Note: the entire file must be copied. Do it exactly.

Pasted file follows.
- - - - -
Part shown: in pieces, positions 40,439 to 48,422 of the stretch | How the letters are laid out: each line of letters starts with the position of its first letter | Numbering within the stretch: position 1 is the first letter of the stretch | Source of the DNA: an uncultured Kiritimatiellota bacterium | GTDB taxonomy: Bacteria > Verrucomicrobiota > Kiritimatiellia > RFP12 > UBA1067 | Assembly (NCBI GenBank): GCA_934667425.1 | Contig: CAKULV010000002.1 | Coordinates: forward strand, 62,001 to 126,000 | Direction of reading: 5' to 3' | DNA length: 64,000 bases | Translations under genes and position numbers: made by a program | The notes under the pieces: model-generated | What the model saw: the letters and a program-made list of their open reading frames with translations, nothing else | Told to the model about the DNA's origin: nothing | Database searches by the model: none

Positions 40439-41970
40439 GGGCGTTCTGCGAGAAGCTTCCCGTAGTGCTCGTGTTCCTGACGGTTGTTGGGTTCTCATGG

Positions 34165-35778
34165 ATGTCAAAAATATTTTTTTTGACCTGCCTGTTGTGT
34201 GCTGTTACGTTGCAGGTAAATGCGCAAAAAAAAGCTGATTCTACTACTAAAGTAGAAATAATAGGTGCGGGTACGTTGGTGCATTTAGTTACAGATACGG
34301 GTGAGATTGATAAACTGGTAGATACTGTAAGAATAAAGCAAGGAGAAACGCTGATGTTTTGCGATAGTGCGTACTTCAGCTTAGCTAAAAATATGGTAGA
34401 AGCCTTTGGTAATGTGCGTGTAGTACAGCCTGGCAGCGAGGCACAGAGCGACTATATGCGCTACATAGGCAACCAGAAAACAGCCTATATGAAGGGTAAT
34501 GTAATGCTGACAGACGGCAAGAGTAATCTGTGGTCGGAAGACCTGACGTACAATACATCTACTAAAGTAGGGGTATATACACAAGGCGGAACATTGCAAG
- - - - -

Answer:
Part shown: in pieces, positions 40,439 to 48,422 of the stretch | How the letters are laid out: each line of letters starts with the position of its first letter | Numbering within the stretch: position 1 is the first letter of the stretch | Source of the DNA: an uncultured Kiritimatiellota bacterium | GTDB taxonomy: Bacteria > Verrucomicrobiota > Kiritimatiellia > RFP12 > UBA1067 | Assembly (NCBI GenBank): GCA_934667425.1 | Contig: CAKULV010000002.1 | Coordinates: forward strand, 62,001 to 126,000 | Direction of reading: 5' to 3' | DNA length: 64,000 bases | Translations under genes and position numbers: made by a program | The notes under the pieces: model-generated | What the model saw: the letters and a program-made list of their open reading frames with translations, nothing else | Told to the model about the DNA's origin: nothing | Database searches by the model: none

Positions 40439-41970
40439 GGGCGTTCTGCGAGAAGCTTCCCGTAGTGCTCGTGTTCCTGACGGTTGTTGGGTTCTCATGG

Positions 34165-35778
34165 ATGTCAAAAATATTTTTTTTGACCTGCCTGTTGTGT
34201 GCTGTTACGTTGCAGGTAAATGCGCAAAAAAAAGCTGATTCTACTACTAAAGTAGAAATAATAGGTGCGGGTACGTTGGTGCATTTAGTTACAGATACGG
34301 GTGAGATTGATAAACTGGTAGATACTGTAAGAATAAAGCAAGGAGAAACGCTGATGTTTTGCGATAGTGCGTACTTCAGCTTAGCTAAAAATATGGTAGA
34401 AGCCTTTGGTAATGTGCGTGTAGTACAGCCTGGCAGCGAGGCACAGAGCGACTATATGCGCTACATAGGCAACCAGAAAACAGCCTATATGAAGGGTAAT
34501 GTAATGCTGACAGACGGCAAGAGTAATCTGTGGTCGGAAGACCTGACGTACAATACATCTACTAAAGTAGGGGTATATACACAAGGCGGAACATTGCAAG